Good prices and a cracking season for our farmers
We don’t want to jinx Australian agriculture, but government economists reckon the industry is in for a bloomin’ bonza year. The value of the food and fibre produced and sold is expected to hit $73 billion this financial year, the Australian Bureau of Agricultural and Resource Economics and Sciences (ABARES) predicts. An expected $54.7 billion of that should come from exports – also a record. If it comes to pass (weather and every other variable permitting…), it will be the first time the farm sector has broken the $70 billion mark. That should put “a spring in farmers’ step,” said National Farmers Federation President Fiona Simson.
GIDDY-UP… WHAT’S FRESH?
Grains. A bumper winter crop and strong prices should take the 2021-22 harvest’s value to $30 billion, a boost of 17% on last financial year. Near perfect growing conditions in Oz and poor conditions in the US, the Russian Federation and Canada have helped deliver that result. The red meat industry is also killing it (ahem…) – it’s expected to jump by 8% to hit $33.5 billion. The laws of supply and demand mean low stock numbers after the drought have driven prices to record highs – good for farmers with cattle and sheep to sell, not great for farmers looking to restock or consumers with a love of steak. Other commodities like cotton, fruit and veg, sugar, and wool all get a thumbs up for a promising year.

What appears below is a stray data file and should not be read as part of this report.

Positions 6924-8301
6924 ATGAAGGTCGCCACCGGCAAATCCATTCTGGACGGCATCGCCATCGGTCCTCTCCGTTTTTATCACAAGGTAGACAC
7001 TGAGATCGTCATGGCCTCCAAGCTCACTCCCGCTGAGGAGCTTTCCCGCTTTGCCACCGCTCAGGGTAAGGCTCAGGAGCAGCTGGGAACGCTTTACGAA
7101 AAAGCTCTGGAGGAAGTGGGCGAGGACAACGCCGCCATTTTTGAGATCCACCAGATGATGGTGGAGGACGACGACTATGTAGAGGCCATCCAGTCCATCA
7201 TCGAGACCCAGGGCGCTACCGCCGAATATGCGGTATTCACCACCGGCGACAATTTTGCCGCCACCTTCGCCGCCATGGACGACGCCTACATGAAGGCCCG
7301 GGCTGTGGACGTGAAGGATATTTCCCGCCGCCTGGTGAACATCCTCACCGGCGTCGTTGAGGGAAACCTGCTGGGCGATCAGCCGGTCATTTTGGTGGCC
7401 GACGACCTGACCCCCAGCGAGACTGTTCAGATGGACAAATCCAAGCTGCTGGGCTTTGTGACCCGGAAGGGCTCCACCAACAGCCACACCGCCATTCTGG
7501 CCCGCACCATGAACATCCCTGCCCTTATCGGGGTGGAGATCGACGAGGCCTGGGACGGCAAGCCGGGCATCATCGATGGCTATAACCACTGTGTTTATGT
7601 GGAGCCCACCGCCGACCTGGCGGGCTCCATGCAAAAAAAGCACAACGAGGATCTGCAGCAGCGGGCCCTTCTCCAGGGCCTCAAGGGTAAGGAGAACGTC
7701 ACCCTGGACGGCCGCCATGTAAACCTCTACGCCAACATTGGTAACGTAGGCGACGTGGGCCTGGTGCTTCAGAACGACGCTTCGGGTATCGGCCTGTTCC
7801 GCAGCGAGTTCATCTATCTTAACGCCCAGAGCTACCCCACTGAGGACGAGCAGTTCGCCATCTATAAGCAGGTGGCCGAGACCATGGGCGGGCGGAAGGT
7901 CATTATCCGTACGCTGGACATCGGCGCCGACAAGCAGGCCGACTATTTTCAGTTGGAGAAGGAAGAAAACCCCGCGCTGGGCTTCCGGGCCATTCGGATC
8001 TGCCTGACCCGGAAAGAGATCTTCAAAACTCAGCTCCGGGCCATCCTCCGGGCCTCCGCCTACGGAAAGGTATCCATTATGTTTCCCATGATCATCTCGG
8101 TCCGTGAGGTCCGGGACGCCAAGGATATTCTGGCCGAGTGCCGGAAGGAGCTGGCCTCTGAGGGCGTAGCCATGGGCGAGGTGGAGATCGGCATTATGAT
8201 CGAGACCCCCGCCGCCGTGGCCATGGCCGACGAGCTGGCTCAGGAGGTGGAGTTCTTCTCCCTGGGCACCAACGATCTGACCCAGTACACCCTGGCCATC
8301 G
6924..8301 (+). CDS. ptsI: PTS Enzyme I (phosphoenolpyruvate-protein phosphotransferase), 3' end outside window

HOW GOOD IS THAT?
Real good, but it’s not all smooth sailing. Not receiving a bump – barley, wine and other products that benefit from Australia having a good relationship with China. That’s something the good weather can’t fix… And the COVID crisis has hurt farm production by limiting the available workforce, and it’s also mucked up international freight. Then there’s the [shiver] mouse plague that’s ongoing in NSW and now in Western Oz… None of that takes the shine off the prediction or the Farmers Federation’s aim to hit $100 billion in farm production by 2030. With Aussie farmers providing food security for the nation, more than 10% of our exports, and direct jobs for more than 300,000 workers, there are plenty of people cheering them on.
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